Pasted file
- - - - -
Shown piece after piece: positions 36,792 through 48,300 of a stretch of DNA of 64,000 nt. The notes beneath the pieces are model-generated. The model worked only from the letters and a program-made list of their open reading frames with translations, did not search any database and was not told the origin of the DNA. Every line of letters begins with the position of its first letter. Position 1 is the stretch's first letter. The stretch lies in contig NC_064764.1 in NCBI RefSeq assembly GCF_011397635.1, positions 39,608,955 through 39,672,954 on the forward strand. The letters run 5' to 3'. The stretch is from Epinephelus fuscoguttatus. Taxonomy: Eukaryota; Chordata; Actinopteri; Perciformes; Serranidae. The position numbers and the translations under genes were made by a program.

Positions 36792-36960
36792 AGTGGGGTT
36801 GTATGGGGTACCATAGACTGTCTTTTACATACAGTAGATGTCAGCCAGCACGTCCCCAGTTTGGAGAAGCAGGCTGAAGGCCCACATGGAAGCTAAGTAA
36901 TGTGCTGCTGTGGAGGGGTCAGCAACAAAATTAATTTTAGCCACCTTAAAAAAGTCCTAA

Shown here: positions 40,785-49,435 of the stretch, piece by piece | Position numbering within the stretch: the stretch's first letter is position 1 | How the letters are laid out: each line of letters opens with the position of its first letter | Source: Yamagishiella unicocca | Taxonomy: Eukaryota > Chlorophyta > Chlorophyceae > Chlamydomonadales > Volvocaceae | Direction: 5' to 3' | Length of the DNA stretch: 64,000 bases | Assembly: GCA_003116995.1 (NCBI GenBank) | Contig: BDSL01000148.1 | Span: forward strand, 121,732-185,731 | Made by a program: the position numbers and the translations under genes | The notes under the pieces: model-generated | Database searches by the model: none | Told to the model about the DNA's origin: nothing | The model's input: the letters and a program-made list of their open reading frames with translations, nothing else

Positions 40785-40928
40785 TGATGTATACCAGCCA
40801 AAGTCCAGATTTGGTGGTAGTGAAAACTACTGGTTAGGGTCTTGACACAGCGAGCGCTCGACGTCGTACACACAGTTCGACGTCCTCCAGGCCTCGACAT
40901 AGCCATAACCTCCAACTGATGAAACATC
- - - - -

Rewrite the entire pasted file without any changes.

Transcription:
Shown piece after piece: positions 36,792 through 48,300 of a stretch of DNA of 64,000 nt. The notes beneath the pieces are model-generated. The model worked only from the letters and a program-made list of their open reading frames with translations, did not search any database and was not told the origin of the DNA. Every line of letters begins with the position of its first letter. Position 1 is the stretch's first letter. The stretch lies in contig NC_064764.1 in NCBI RefSeq assembly GCF_011397635.1, positions 39,608,955 through 39,672,954 on the forward strand. The letters run 5' to 3'. The stretch is from Epinephelus fuscoguttatus. Taxonomy: Eukaryota; Chordata; Actinopteri; Perciformes; Serranidae. The position numbers and the translations under genes were made by a program.

Positions 36792-36960
36792 AGTGGGGTT
36801 GTATGGGGTACCATAGACTGTCTTTTACATACAGTAGATGTCAGCCAGCACGTCCCCAGTTTGGAGAAGCAGGCTGAAGGCCCACATGGAAGCTAAGTAA
36901 TGTGCTGCTGTGGAGGGGTCAGCAACAAAATTAATTTTAGCCACCTTAAAAAAGTCCTAA

Shown here: positions 40,785-49,435 of the stretch, piece by piece | Position numbering within the stretch: the stretch's first letter is position 1 | How the letters are laid out: each line of letters opens with the position of its first letter | Source: Yamagishiella unicocca | Taxonomy: Eukaryota > Chlorophyta > Chlorophyceae > Chlamydomonadales > Volvocaceae | Direction: 5' to 3' | Length of the DNA stretch: 64,000 bases | Assembly: GCA_003116995.1 (NCBI GenBank) | Contig: BDSL01000148.1 | Span: forward strand, 121,732-185,731 | Made by a program: the position numbers and the translations under genes | The notes under the pieces: model-generated | Database searches by the model: none | Told to the model about the DNA's origin: nothing | The model's input: the letters and a program-made list of their open reading frames with translations, nothing else

Positions 40785-40928
40785 TGATGTATACCAGCCA
40801 AAGTCCAGATTTGGTGGTAGTGAAAACTACTGGTTAGGGTCTTGACACAGCGAGCGCTCGACGTCGTACACACAGTTCGACGTCCTCCAGGCCTCGACAT
40901 AGCCATAACCTCCAACTGATGAAACATC